The 1924 Democratic National Convention, also called the “Klanbake”, held at the Madison Square Garden in New York City from June 24 to July 9, 1924, took a record 103 ballots to nominate a presidential candidate.
Ku Klux Klan
The Ku Klux Klan, founded and populated by Democratics after post-Civil War Reconstruction, was reenergized after the 1915 release of D.W. Griffith’s very popular racist & Pro-Klan motion picture The Birth of a Nation. The picture was a particular favorite of Democratic President Woodrow Wilson. As recounted by William Keylor, Professor of History & International Relations at Boston University:
While the National Association for the Advancement of Colored People publicly denounced the movie’s blatant appeals to racial prejudice, the president organized a private screening of his friend’s film in the White House for the members of his cabinet and their families. “It is like writing history with lightning,” Wilson observed, “and my only regret is that it is all so terribly true.”
After World War I, the popularity of the Klan surged, and it became a political power in many regions of the United States, particularly in the South. It was also popular in the border states, the Mountain States, and the West. Its local political strength gave it a major role in the 1924 Democratic Party National Convention (DNC). However, its participation was unwelcome by many DNC delegates, such as Catholics from the major cities of the Northeast and Midwest. The tension between pro- and anti-Klan delegates produced an intense and sometimes violent showdown between convention attendees from the states of Colorado and Missouri. Klan delegates opposed the nomination of New York Governor Al Smith because Smith was a Roman Catholic. Smith campaigned against William Gibbs McAdoo, who had the support of most Klan delegates.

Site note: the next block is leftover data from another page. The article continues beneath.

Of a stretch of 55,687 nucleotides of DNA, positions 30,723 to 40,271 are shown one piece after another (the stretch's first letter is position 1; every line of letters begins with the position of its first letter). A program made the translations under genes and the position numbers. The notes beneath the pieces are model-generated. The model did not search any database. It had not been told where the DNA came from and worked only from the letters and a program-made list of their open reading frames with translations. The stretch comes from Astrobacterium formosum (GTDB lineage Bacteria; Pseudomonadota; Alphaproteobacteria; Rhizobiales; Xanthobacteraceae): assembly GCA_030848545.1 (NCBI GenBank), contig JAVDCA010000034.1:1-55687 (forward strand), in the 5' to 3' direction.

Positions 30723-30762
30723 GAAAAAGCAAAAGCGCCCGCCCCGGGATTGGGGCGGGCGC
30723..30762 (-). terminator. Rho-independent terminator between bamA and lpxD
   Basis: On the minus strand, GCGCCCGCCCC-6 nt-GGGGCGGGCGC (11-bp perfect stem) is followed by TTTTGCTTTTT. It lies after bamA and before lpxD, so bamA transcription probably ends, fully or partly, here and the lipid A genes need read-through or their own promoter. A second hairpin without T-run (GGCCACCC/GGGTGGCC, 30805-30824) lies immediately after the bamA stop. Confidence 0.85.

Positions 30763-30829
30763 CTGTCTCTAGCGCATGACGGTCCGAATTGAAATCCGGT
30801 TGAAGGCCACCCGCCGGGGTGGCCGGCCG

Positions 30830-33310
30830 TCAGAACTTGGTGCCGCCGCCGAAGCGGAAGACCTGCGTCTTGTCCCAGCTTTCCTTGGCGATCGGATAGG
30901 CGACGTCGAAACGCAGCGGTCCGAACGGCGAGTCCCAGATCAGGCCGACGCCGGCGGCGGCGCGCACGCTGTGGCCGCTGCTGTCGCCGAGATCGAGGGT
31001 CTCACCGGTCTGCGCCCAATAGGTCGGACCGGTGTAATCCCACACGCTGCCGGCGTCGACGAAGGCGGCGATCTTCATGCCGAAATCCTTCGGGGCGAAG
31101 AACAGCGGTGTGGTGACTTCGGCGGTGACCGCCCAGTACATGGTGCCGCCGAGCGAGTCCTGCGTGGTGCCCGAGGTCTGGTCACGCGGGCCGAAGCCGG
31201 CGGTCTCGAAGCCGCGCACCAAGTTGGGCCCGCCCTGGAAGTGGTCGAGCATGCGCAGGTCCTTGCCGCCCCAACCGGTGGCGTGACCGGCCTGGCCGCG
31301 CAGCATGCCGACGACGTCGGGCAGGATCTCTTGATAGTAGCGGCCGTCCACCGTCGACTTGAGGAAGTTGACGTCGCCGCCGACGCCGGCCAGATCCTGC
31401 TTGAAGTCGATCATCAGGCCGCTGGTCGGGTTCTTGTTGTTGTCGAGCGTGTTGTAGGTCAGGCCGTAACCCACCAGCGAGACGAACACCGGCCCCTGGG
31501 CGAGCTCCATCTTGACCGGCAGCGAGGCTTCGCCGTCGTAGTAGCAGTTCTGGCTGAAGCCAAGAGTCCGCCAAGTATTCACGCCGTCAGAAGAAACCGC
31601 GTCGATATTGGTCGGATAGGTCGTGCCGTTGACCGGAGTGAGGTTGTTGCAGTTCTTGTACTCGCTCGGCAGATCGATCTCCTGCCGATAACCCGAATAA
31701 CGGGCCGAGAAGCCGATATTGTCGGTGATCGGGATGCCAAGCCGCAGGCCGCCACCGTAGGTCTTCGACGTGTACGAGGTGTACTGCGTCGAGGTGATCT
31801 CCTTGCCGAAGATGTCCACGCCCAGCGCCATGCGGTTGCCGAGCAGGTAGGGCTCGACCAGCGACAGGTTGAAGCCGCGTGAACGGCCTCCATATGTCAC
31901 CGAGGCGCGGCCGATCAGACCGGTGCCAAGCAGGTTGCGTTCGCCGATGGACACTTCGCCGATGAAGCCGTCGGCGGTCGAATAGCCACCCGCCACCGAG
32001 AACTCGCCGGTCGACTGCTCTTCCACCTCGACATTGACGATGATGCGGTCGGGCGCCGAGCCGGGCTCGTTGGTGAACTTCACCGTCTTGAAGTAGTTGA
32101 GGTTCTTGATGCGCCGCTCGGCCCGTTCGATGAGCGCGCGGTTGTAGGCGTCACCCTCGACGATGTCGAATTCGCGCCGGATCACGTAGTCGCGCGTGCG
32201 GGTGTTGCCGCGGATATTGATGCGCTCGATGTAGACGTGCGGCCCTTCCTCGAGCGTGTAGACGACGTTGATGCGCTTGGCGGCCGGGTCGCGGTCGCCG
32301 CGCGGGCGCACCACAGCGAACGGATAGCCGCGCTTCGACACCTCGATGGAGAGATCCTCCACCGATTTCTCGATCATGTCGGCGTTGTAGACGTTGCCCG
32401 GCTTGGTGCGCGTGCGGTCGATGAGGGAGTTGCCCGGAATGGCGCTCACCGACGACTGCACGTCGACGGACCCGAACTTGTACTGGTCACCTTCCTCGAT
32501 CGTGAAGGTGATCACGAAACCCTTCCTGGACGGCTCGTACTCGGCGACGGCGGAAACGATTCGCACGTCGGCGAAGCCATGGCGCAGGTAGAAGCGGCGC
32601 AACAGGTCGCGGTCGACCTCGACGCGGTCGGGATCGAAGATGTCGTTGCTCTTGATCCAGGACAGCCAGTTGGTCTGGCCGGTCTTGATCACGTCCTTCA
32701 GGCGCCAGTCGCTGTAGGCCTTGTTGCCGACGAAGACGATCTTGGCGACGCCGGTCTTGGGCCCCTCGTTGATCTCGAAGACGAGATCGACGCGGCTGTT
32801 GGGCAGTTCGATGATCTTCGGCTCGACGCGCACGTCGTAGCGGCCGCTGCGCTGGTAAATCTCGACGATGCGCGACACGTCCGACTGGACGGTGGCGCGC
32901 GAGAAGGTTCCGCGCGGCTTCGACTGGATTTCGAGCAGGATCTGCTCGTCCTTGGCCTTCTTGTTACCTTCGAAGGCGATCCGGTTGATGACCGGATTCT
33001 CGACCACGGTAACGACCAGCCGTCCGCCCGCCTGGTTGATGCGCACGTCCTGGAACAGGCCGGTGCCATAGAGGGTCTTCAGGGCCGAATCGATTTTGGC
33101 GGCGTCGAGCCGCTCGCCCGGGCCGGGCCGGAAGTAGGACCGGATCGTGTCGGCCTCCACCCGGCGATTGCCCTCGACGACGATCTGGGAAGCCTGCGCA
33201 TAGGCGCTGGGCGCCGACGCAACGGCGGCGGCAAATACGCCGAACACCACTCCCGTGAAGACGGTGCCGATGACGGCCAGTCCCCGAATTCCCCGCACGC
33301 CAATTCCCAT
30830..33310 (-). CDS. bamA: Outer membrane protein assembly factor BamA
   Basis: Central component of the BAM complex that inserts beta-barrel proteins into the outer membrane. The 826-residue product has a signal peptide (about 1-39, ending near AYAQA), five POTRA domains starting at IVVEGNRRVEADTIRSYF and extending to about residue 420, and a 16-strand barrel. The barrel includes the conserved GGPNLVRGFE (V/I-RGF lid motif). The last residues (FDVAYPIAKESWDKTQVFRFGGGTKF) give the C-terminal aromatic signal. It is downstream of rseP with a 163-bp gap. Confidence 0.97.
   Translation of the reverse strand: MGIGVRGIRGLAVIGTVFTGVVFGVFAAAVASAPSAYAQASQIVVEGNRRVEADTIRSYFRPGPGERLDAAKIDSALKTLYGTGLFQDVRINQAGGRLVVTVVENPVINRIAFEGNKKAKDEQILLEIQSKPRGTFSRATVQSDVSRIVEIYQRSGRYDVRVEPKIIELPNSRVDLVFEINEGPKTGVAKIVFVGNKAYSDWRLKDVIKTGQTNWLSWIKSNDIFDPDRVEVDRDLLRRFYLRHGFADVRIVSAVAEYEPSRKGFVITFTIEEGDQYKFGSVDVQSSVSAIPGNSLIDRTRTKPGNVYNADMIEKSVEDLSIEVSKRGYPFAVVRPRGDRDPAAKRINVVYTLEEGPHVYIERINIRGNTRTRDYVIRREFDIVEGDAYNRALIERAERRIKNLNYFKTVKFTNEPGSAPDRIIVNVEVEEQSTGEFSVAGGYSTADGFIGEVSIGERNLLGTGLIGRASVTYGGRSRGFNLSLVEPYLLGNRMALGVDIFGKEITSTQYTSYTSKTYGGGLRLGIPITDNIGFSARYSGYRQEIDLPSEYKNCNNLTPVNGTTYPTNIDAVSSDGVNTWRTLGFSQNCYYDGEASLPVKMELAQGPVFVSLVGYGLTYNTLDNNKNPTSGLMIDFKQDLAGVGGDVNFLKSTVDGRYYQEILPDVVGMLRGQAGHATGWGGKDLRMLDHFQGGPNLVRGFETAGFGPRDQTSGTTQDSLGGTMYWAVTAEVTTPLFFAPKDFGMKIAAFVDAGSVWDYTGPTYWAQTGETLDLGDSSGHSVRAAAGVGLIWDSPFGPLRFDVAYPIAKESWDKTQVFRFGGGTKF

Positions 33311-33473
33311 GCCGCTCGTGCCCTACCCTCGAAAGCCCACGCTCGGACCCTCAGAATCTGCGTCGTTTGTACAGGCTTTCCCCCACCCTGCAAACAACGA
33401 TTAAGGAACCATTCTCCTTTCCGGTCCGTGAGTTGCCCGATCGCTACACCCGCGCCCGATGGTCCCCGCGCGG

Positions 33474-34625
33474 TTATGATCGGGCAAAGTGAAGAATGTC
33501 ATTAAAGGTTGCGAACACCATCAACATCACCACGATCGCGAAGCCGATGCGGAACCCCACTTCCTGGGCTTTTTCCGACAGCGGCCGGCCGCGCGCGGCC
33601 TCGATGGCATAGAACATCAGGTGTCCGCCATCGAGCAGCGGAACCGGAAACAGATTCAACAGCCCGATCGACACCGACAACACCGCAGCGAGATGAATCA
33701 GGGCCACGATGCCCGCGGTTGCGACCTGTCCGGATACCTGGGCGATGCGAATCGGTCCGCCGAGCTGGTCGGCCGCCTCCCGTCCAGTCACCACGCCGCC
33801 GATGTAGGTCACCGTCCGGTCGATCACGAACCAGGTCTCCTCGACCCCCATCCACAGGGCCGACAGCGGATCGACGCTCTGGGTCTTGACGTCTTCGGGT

Ku Klux Klan Platform Plank
The second dispute of the convention revolved around an attempt by non-Klan delegates, led by Forney Johnston of Alabama, to condemn the organization for its violence in the Democratic Party’s platform. Klan delegates defeated the platform plank in a series of floor debates. To celebrate, tens of thousands of hooded Klansmen rallied in a field in New Jersey, across the river from New York City. This event, known subsequently as the “Klanbake”, was also attended by hundreds of Klan delegates to the convention, who burned crosses, urged violence and intimidation against African Americans and Catholics, and attacked effigies of Smith.
The final vote was 546.15 for the Klan, 542.85 against it.
Newspapers called the convention a “Klanbake,” as pro-Klan and anti-Klan Democratic delegates wrangled bitterly over the party platform. The convention opened on a Monday and by Thursday night, after 61 ballots, the convention was deadlocked. The next day, July 4, some 20,000 Democratic Klan supporters wearing white hoods and robes held a “picnic” in New Jersey. One speaker denounced the “clownvention in Jew York.” They threw baseballs at an effigy of Al Smith. A cross-burning culminated the event.
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